The American Heritage® Roget's Thesaurus. Copyright © 2013, 2014 by Houghton Mifflin Harcourt Publishing Company. Published by Houghton Mifflin Harcourt Publishing Company. All rights reserved.
Translations
يوتوبي: مِثالي لكن خَيالي
utopický
utópisztikus
útópískur, draumórakenndur
utopiškas
utopický
düşselhayalî

Utopian

[juːˈtəʊpɪən]
A. ADJ [dream etc] → utópico; [person] → utopista
B. Nutopista mf
Collins Spanish Dictionary - Complete and Unabridged 8th Edition 2005 © William Collins Sons & Co. Ltd. 1971, 1988 © HarperCollins Publishers 1992, 1993, 1996, 1997, 2000, 2003, 2005

Utopian

adjutopisch, utopistisch (pej)
nUtopist(in) m(f)
Collins German Dictionary – Complete and Unabridged 7th Edition 2005. © William Collins Sons & Co. Ltd. 1980 © HarperCollins Publishers 1991, 1997, 1999, 2004, 2005, 2007

utopian

[juːˈtəʊpɪən] adjutopico/a
Collins Italian Dictionary 1st Edition © HarperCollins Publishers 1995

Utopia

(juːˈtəupiə) noun
an imaginary country that has a perfect social and political system.
Uˈtopian adjective
(of eg plans for benefiting mankind) desirable, but idealistic and impossible. Utopian schemes.
Kernerman English Multilingual Dictionary © 2006-2013 K Dictionaries Ltd.
References in periodicals archive ?
above hatred because loving" (2006, 51; emphasis original) as described, in a utopistic spirit, by the Moor's uncle Cameon.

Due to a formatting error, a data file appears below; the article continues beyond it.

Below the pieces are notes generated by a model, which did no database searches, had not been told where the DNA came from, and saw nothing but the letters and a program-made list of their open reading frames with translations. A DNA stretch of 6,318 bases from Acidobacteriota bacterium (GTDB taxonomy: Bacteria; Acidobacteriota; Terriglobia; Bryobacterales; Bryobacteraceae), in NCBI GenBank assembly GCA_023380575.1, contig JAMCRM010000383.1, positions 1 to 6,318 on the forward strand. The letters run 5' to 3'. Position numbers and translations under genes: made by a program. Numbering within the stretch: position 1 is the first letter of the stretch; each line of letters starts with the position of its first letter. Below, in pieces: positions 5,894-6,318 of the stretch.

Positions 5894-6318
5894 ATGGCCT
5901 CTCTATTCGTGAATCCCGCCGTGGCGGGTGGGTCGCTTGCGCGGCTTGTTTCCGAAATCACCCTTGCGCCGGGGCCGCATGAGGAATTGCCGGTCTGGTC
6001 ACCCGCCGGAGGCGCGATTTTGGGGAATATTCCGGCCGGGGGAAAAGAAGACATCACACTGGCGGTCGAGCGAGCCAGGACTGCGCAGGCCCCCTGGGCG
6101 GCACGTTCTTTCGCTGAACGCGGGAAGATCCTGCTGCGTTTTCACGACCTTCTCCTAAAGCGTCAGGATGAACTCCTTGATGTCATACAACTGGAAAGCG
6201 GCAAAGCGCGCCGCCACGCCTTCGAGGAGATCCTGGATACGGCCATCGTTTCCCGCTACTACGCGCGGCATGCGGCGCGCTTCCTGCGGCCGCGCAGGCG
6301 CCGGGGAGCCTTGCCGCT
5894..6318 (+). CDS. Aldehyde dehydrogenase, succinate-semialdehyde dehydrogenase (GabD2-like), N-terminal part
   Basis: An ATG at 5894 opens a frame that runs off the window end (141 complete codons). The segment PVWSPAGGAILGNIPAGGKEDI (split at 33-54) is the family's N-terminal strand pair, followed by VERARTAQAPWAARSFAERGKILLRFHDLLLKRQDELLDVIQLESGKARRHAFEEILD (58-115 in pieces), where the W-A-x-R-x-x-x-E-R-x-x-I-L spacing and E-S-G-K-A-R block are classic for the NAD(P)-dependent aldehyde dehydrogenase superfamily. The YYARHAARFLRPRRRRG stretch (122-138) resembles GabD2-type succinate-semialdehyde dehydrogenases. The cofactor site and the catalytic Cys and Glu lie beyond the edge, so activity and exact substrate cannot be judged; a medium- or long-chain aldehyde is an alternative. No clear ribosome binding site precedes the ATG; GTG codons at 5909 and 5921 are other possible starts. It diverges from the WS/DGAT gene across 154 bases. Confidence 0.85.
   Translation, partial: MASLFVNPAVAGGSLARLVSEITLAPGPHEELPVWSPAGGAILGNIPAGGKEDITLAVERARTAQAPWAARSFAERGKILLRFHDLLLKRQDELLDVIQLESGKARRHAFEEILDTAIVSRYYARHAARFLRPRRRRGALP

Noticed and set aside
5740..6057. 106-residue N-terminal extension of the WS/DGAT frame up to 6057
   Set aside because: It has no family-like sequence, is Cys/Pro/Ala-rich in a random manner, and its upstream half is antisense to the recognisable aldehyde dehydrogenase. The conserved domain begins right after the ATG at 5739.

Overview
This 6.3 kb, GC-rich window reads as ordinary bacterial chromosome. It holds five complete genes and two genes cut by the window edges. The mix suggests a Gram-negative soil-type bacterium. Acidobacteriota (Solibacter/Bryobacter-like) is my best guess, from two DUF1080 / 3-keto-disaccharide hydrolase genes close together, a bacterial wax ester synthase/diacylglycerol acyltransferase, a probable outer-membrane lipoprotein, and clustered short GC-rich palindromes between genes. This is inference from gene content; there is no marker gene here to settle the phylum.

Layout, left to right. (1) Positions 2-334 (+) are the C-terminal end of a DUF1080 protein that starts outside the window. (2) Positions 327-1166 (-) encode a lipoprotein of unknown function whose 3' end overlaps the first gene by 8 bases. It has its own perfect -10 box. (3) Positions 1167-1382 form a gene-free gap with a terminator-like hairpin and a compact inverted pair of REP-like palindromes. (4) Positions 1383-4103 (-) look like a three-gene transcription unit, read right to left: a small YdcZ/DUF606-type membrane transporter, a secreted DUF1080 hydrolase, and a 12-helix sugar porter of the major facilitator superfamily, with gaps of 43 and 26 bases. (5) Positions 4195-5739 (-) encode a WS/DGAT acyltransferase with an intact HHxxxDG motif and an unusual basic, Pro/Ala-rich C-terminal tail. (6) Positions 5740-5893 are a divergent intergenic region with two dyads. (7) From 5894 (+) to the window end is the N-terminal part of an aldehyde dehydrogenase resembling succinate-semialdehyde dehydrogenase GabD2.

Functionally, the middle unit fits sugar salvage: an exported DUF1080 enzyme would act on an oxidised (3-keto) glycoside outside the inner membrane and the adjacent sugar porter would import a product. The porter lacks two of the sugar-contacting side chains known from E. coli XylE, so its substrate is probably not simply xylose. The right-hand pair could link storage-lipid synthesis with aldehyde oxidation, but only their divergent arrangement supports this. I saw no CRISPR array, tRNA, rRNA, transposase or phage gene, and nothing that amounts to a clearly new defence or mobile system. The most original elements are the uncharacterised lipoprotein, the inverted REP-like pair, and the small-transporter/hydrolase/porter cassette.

I know that this is absurd, but I can't help longing for an utopistic excellence.
Besides the evaluation of some of the fifties' academic novels as accounts of idyllic, self-enclosed campuses, the university as a (failed) utopian community re-emerges in the conclusion only, in connection with the utopistic Hazard Adams-novel, Home (2001).
Their reconstruction is historical and utopistic, but not of the kind presented by orthodox Marxism or Critical Pedagogy's thinkers.
concern is not with utopistic 'blueprints' (which can rigidify
Gray's contempt for the Utopistic strain within globalisation theory -- he follows others in referring to it as the `hyperglobalisation model' -- concedes nothing to left-wing critiques.
For quite some time, consultants and researchers have been theorizing and creating programs such as participative management, flattened organizational structures, work teams, job-enrichment programs, more training, better communications, and open book management - to help deliver organizations down the road to utopistic operation.
Exposing the so far critically neglected relevance of imitation and competition in the politically motivated abuse of undesirable groups and individuals, this study contends that Rushdie's novelistic project suggests a possible, if utopistic, solution to the challenges posed by collective violence in contemporary South Asia.
His proposals are thoroughly "utopistic" in the sense advocated by Immanuel Wallerstein.
If the world left is ever able to put in place a libertarian socialist alternative to capitalism in crisis, this will require the application of utopistic thinking.
Wallerstein describes his theorizing as "utopistic," a term he has invented to mean "the serious assessment of historical alternatives, the exercise of our judgment as to the substantive rationality of alternative possible historical systems.